Secondary Fair Use Compilation Source: The Seeker’s Glossary of Buddhism, 2nd ed., San Francisco, California: Sutra Translation Committee of the United States and Canada, 1998:

Secondary Fair Use Compilation Source: Muller, Charles, editor, Digital Dictionary of Buddhism [DDB], Toyo Gakuen University, Japan, 2007: Username is “guest”, with no password. - Based in large part on the Dictionary of Chinese Buddhist Terms with Sanskrit and English Equivalents (by Soothill and Hodous) Delhi, India: Motilal Banarsidass, 1997.

Secondary Fair Use Compilation Source: Ehrhard, Diener, Fischer, et al, The Shambhala Dictionary of Buddhism and Zen, Boston, Massachusetts: Shambhala Publications, 1991. 296 pages. ISBN 978-0-87773-520-5,, Secondary Fair Use Compilation Source: Vaidya Vasant Lad, Textbook of Ayurveda, Ayurvedic Press, 2002; Vasant Lad, BAMS, MAsc, Ayurvedic Institute Gurukula Notes, Ayurvedic Institute, 1994-2006;

NOTE: Numerous corrections and enhancements have been made under Shastra tradition and ”Fair Use“ by an Anonymous Buddhist Monk Redactor (Compiler) of this Online Buddhist Encyclopedia Compilation)

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** is a traditional term used by various Buddhist sects to describe their various canons of scriptures.<ref>“Buddhist Books and Texts: Canon and Canonization.” Lewis Lancaster, //Encyclopedia of Religion, 2nd edition//, pg 1252</ref> As the name suggests, a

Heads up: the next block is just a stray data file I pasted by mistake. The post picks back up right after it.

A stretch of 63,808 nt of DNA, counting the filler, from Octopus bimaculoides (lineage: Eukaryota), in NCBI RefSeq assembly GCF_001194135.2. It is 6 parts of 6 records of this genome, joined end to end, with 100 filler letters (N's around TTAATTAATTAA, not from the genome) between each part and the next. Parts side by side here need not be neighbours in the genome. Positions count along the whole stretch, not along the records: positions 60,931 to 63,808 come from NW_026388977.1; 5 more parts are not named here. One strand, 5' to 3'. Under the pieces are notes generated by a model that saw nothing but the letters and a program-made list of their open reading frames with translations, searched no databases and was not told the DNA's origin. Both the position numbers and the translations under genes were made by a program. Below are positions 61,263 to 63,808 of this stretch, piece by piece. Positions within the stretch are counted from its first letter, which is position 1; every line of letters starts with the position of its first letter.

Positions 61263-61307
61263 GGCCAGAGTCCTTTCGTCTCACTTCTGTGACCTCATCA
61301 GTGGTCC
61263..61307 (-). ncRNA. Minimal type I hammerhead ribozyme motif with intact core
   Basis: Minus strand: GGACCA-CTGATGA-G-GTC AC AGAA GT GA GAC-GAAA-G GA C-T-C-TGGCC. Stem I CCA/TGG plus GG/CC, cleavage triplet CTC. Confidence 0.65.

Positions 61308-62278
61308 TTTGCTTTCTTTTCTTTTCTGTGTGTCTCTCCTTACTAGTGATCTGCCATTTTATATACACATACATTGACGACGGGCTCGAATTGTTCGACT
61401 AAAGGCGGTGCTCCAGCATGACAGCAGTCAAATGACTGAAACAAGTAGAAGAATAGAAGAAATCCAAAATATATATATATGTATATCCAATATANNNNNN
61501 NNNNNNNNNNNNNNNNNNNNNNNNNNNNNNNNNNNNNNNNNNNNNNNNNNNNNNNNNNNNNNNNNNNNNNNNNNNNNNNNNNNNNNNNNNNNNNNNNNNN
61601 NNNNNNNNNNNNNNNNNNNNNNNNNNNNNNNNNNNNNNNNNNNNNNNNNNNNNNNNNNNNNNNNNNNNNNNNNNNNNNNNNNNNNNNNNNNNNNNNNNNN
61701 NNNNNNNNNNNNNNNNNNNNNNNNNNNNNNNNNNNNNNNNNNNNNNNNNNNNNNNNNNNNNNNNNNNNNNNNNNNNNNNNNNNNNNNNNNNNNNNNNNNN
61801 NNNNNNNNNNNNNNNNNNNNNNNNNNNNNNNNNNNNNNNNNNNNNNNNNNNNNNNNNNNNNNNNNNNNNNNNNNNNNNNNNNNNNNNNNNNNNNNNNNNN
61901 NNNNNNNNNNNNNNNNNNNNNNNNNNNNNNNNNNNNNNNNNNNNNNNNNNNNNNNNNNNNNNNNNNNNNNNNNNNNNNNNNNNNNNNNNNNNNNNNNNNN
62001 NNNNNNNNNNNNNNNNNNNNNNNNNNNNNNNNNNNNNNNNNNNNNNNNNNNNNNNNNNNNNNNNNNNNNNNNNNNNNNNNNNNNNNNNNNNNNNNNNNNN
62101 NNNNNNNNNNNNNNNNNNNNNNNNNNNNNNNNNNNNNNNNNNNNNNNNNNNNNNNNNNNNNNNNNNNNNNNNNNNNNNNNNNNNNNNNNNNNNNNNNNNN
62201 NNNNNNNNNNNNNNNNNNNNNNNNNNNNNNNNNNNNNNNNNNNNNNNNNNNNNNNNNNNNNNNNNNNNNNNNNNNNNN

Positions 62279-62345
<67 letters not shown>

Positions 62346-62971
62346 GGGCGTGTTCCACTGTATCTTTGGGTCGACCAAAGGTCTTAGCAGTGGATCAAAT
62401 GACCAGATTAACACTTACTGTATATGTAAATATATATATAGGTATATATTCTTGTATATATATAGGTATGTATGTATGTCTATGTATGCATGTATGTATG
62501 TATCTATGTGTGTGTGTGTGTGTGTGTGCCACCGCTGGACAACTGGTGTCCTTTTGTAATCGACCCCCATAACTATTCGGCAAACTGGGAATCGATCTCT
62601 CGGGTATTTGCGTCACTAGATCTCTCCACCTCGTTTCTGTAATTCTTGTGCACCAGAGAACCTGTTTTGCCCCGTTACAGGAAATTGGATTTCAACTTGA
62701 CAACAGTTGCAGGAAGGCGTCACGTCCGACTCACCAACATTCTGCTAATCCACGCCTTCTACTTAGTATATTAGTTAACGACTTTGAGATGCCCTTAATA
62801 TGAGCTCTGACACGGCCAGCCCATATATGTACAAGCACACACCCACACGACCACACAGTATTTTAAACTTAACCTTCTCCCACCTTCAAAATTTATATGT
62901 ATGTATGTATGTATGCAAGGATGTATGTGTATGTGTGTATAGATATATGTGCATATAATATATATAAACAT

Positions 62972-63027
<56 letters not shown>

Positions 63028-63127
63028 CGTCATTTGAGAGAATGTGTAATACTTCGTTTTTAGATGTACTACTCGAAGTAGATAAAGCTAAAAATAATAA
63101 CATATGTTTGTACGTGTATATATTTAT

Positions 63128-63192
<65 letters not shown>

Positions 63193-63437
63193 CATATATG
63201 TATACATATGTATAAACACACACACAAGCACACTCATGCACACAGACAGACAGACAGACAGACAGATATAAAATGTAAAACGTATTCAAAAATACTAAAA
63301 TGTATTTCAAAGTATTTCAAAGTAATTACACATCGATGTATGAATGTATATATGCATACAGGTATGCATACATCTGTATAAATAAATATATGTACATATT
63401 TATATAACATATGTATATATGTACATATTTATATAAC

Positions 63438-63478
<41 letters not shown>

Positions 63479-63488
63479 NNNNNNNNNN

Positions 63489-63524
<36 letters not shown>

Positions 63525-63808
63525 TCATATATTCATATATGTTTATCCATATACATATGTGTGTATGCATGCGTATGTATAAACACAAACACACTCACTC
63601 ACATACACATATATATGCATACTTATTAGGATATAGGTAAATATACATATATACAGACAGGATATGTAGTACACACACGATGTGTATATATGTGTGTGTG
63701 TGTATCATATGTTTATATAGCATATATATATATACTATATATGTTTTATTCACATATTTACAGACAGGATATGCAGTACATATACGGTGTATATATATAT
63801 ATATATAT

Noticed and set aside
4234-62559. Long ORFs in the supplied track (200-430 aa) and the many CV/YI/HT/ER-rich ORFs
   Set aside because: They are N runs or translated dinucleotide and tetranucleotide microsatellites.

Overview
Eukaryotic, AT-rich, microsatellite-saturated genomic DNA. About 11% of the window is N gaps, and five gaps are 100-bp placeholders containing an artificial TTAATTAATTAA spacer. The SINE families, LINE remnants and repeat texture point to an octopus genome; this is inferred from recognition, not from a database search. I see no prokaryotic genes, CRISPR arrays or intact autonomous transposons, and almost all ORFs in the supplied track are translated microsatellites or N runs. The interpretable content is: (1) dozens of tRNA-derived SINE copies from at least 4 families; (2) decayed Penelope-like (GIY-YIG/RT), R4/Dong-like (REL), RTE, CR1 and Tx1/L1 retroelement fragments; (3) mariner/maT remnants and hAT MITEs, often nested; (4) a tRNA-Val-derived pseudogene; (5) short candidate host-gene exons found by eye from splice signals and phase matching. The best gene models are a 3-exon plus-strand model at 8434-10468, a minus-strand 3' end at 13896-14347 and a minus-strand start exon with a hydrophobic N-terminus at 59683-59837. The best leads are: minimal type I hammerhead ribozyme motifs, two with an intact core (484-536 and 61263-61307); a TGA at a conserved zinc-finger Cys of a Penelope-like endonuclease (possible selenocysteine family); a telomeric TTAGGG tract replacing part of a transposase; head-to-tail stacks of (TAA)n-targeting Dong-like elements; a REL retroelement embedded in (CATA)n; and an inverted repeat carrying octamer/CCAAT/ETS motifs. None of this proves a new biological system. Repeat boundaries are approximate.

traditionally contains three “baskets” of teachings: a

(Sanskrit; Pali: //Pitaka//), a //

// (Sanskrit & Pali) and an //

// (Sanskrit; Pali: //Abhidhamma Piṭaka//).

In Indian Buddhist schools

Each of the Buddhist Schools likely had their own recensions of the Tripiṭaka. According to some sources, there were some Indian schools of Buddhism that had five or seven piṭakas.<ref>//Journal of the Pali Text Society//, volume XVI, page 114</ref>


The Mahāsāṃghika Vinaya was translated by Buddhabhadra and Faxian in 416 CE, and is preserved in Chinese translation (Taishō Tripiṭaka 1425).

The 6th century CE Indian monk Paramārtha wrote that 200 years after the parinirvāṇa of the Buddha, much of the Mahāsāṃghika school moved north of Rājagṛha, and were divided over whether the Mahāyāna teachings should be incorporated formally into their Tripiṭaka. According to this account, they split into three groups based upon the relative manner and degree to which they accepted the authority of these Mahāyāna texts.<ref>Walser, Joseph. //Nāgārjuna in Context: Mahāyāna Buddhism and Early Indian Culture.// 2005. p. 51</ref> Paramārtha states that the Gokulika sect did not accept the Mahāyāna sūtras as //buddhavacana// (“words of the Buddha”), while the Lokottaravāda sect and the Ekavyāvahārika sect did accept the Mahāyāna sūtras as //buddhavacana//.<ref>Sree Padma. Barber, Anthony W. //Buddhism in the Krishna River Valley of Andhra.// 2008. p. 68.</ref> Also in the 6th century CE, Avalokitavrata writes of the Mahāsāṃghikas using a “Great Āgama Piṭaka,” which is then associated with Mahāyāna sūtras such as the //Prajñāparamitā// and the //Daśabhūmika Sūtra//.<ref>Walser, Joseph. //Nāgārjuna in Context: Mahāyāna Buddhism and Early Indian Culture.// 2005. p. 53</ref>


The Caitikas included a number of sub-sects including the Pūrvaśailas, Aparaśailas, Siddhārthikas, and Rājagirikas. In the 6th century CE, Avalokitavrata writes that Mahāyāna sūtras such as the //Prajñāparamitā// and others are chanted by the Aparaśailas and the Pūrvaśailas.<ref>Walser, Joseph. //Nāgārjuna in Context: Mahāyāna Buddhism and Early Indian Culture.// 2005. p. 53</ref> Also in the 6th century CE, Bhāvaviveka speaks of the Siddhārthikas using a Vidyādhāra Piṭaka, and the Pūrvaśailas and Aparaśailas both using a Bodhisattva Piṭaka, implying collections of Mahāyāna texts within these Caitika schools.<ref>Walser, Joseph. //Nāgārjuna in Context: Mahāyāna Buddhism and Early Indian Culture.// 2005. p. 53</ref>